Functions of Catering Management

Lesson 02 : Principles and Functions of Catering Management

Functions of Catering Management

Every organization, regardless of size, has developed and implemented its own management concepts in order for it to run smoothly and accomplish the vision, goals and objectives it has set forth. As such, the basic functions of management, broken down into four different areas, allow for it to handle the strategic, tactical and operational decisions for the organization. The four functions of management are: planning, organizing, directing, and controlling.

Planning is the core area of all the functions of management. It is the foundation upon which the other three areas should be build. Planning requires management to evaluate where the company is currently, and where it would like to be in the future. From there an appropriate course of action to attain the company's goals and objectives is determined and implemented.
The planning process is ongoing. There are uncontrollable, external factors that constantly affect a company both positively and negatively. Depending on the circumstances, these external factors may cause a company to adjust its course of action in accomplishing certain goals. This is referred to as strategic planning.

During strategic planning, management analyzes internal and external factors that do and may affect the company, as well as the objectives and goals. From there they determine the company's strengths, weaknesses, opportunities and threats. In order for management to do this effectively, it has to be realistic and comprehensive.

Getting organized is the second function of management. Management must organize all its resources in order to implement the course of action it determined in the planning process. Through the process of getting organized, management will determine the internal organizational structure; establish and maintain relationships, as well as allocate necessary resources.
In determining the internal structure, management must look at the different divisions or departments, the coordination of staff, and what is the best way to handle the necessary tasks and disbursement of information within the company. Management will then divide up the work that needs to be done, determine appropriate departments, and delegate authority and responsibilities.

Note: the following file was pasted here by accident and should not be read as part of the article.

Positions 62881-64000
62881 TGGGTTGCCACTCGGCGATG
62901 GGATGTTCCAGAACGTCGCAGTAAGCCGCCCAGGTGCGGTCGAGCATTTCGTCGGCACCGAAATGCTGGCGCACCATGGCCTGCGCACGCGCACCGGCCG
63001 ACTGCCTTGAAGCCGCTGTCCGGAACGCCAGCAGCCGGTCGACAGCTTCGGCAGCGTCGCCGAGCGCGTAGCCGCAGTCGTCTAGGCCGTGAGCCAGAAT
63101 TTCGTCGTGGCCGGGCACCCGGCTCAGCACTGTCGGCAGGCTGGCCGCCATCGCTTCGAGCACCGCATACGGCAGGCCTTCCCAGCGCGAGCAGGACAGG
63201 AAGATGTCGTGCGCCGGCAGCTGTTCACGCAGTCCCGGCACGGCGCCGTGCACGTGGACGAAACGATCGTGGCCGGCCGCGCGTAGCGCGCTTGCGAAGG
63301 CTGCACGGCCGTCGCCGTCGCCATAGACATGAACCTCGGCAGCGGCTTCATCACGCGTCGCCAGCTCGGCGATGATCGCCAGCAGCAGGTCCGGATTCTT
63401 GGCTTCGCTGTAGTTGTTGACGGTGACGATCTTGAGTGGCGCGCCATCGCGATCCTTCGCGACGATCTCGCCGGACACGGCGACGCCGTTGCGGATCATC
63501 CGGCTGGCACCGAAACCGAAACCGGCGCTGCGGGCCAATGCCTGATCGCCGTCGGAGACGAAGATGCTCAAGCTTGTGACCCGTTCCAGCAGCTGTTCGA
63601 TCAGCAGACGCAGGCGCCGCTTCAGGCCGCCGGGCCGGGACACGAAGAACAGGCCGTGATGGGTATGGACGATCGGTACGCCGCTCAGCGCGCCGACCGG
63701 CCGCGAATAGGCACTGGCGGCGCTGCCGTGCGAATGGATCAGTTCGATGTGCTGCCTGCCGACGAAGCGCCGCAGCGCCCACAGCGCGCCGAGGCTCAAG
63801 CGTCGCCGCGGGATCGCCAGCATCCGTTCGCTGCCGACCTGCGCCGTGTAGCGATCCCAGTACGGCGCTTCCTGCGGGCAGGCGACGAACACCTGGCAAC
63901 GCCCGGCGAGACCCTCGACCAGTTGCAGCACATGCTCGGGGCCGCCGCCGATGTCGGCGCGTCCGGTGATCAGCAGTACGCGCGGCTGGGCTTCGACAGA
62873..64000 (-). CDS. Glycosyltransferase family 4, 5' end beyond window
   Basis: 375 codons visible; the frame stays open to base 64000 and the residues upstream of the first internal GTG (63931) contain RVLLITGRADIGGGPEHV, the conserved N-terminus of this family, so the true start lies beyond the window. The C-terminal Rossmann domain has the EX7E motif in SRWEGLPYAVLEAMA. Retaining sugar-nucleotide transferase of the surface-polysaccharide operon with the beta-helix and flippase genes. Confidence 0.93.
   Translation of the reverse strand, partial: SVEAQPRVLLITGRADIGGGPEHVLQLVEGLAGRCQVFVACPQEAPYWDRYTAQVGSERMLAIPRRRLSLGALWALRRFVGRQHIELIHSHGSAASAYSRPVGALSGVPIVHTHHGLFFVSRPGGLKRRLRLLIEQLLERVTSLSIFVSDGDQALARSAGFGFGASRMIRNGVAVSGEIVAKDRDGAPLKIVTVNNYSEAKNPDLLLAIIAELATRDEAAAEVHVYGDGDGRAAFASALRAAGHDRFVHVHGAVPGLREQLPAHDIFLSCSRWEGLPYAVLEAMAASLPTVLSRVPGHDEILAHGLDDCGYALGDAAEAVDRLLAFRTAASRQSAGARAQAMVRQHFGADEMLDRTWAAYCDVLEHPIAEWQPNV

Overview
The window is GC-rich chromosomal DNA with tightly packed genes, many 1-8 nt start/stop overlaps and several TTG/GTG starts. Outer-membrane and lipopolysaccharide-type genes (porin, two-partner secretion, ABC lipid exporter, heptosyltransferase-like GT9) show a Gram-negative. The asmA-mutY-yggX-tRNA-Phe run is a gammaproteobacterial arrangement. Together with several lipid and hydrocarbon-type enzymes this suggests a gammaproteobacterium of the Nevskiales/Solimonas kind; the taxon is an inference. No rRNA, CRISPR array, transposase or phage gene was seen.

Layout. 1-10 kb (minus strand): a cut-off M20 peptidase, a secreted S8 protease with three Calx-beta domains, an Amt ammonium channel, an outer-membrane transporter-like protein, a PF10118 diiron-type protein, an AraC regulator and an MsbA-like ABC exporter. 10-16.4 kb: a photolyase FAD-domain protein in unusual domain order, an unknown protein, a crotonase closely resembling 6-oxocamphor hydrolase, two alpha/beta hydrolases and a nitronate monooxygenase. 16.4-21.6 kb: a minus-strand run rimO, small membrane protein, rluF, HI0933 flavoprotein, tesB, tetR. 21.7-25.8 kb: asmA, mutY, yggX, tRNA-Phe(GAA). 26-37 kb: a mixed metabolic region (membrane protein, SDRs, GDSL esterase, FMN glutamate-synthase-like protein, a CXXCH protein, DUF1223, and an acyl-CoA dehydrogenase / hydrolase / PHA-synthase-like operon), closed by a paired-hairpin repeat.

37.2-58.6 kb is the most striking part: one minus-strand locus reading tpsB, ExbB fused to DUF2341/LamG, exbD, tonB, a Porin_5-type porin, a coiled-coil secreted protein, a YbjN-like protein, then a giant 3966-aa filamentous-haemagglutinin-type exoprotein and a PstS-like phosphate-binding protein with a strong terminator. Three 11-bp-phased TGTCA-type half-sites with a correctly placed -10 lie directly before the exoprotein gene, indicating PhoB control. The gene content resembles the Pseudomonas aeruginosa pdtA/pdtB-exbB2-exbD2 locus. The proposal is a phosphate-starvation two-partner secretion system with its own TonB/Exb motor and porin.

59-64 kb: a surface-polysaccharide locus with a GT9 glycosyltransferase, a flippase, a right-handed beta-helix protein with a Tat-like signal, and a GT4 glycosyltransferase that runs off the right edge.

The third function of management is directing. Through directing, management is able to influence and oversee the behavior of the staff in achieving the company's goals, as well as assisting them in accomplishing their own personal or career goals. This influence can be gained through motivation, communication, department dynamics, and department leadership.
Employees that are highly motivated generally go above and beyond in their job performance, thereby playing a vital role in the company achieving its goals. For this reason, managers tend to put a lot of focus on motivating their employees. They come up with reward and incentive programs based on job performance and geared toward the employees' needs.

Effective communication is vital in maintaining a productive working environment, building positive interpersonal relationships, and problem solving. Understanding the communication process and working on areas that need improvement help managers to become more effective communicators. The best way to find areas that need improvement is to periodically ask themselves and others how well they are doing.

Controlling is the last of the four functions of management. It involves establishing performance standards based on the company's objectives, and evaluating and reporting actual job performance. Once management has done both of these things, it should compare the two to determine any necessary corrective or preventive action.
Management should not lower standards in an effort to solve performance problems. Rather they should directly address the employee or department having the problem. Conversely, if limited resources or other external factors prohibit standards from being attained, management should lower standards as needed.

The control process, as with the other three, is ongoing. Through controlling, management is able to identify any potential problems and take the necessary preventative measures. Management is also able to identify any developing problems that need to be addressed through corrective action.

In order for management to be considered successful, it must attain the goals and objectives of the organization. This requires creative problem solving in each of the four functions of management. More so, success requires that management be both effective and efficient. Therefore, it needs to not only accomplish those goals and objectives, but do it in a way that the cost of accomplishment is viable for the company.


Last modified: Wednesday, 23 May 2012, 5:53 AM